In recent years, the downward spiral in Saudi-Iran relations, the worsening Syrian conflict, the Saudi-led war in Yemen, and the rise of new diplomatic rivalries between the Sunni Arab states have created new complications for Pakistan.
India is formulating a new education policy to make the country a “knowledge superpower.” However, the results would not be achievable unless it lays an equal emphasis on corrective measures on the front of disposition, ethics, and professionalism.
Indian Prime Minister Narendra Modi’s visit to Israel in July 2017, in a year which marks the 25th anniversary of Indian-Israeli ties, is probably amongst his most important so far. The India-Israel FTA may move forward during Modi’s visit.
A major concern for India is Pakistan’s involvement in the Saudi-led Islamic military coalition. After all, India had expended considerable political and diplomatic capital to isolate Pakistan for terror attacks emanating from its territory which target India and Indian interests.
In a surprising move on May 12, 2017, just a day before the opening of the Belt and Road Forum in Beijing, Nepal signed the framework agreement in Kathmandu. However, this has raised strategic apprehensions in India.
During the recent visit of US National Security Advisor Herbert McMaster to South Asia, he had stated that “the best way to pursue Pakistan’s interests in Afghanistan and elsewhere is through the use of diplomacy, and not through the use of proxies that engage in violence.”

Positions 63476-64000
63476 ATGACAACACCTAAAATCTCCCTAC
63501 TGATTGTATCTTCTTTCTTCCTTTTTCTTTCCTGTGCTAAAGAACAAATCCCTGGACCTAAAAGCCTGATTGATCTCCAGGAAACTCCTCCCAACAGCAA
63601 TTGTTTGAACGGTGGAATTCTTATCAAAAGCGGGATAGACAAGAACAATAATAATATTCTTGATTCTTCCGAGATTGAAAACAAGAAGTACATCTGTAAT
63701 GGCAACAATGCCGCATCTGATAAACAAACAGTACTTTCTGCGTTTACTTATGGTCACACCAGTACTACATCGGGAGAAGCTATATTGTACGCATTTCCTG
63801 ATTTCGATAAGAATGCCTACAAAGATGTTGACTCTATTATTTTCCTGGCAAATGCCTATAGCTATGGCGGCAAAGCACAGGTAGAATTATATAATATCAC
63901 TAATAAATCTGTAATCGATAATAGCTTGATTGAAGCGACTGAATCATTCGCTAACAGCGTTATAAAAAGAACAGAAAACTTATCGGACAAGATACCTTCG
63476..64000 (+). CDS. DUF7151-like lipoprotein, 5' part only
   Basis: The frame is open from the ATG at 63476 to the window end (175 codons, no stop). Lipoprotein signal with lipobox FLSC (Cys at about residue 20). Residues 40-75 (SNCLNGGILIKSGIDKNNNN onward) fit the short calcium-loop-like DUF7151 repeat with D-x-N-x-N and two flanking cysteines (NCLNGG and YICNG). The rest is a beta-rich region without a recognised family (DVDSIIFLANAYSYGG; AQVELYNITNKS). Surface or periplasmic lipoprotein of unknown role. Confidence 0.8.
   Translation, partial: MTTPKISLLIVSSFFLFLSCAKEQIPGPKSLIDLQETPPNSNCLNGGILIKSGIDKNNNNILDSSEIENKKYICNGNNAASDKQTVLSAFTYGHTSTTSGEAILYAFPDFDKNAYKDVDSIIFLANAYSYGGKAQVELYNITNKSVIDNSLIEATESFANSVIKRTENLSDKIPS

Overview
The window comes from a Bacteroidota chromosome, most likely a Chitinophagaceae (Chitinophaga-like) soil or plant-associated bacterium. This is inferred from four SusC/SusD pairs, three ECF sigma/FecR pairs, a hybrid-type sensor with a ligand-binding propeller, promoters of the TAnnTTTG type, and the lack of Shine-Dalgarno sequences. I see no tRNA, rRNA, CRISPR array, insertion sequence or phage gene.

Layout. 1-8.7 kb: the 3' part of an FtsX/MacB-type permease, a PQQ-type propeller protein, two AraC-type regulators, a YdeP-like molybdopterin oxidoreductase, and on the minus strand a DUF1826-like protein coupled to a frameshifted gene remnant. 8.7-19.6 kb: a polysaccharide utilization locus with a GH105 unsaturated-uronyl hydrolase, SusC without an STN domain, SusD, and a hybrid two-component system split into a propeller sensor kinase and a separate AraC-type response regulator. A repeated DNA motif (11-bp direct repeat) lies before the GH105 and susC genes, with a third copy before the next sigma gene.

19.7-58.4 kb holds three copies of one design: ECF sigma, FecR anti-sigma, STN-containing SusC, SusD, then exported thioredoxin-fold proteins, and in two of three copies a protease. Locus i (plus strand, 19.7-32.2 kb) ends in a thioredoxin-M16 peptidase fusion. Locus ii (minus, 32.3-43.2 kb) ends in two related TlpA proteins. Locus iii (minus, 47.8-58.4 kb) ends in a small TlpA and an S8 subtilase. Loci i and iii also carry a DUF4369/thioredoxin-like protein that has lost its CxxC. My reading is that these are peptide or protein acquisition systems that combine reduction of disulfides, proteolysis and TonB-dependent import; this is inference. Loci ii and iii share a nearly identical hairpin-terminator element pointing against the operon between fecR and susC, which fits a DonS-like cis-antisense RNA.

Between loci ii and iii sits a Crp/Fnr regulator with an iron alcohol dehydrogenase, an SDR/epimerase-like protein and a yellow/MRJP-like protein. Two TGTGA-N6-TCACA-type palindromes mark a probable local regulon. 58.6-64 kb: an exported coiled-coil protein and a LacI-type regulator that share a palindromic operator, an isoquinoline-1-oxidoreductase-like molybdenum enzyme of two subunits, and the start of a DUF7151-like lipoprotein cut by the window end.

India’s relationship with Iran is important for a myriad of economic and strategic reasons. Firstly, India is amongst the largest importers of oil, second after China, from Iran. Secondly, India is helping Iran in the development of Chabahar Port.
Although India and Turkey have enjoyed civilizational and geo-cultural relations since recorded history, the relations between both countries have been paralyzed due to the Pakistan factor in the post-colonial era.
With the completion of the power transition in Washington DC, the Trump administration is adopting a more assertive and muscular regional policy to fill the diplomatic void and power vacuum created in South Asia during the 2016 US presidential election.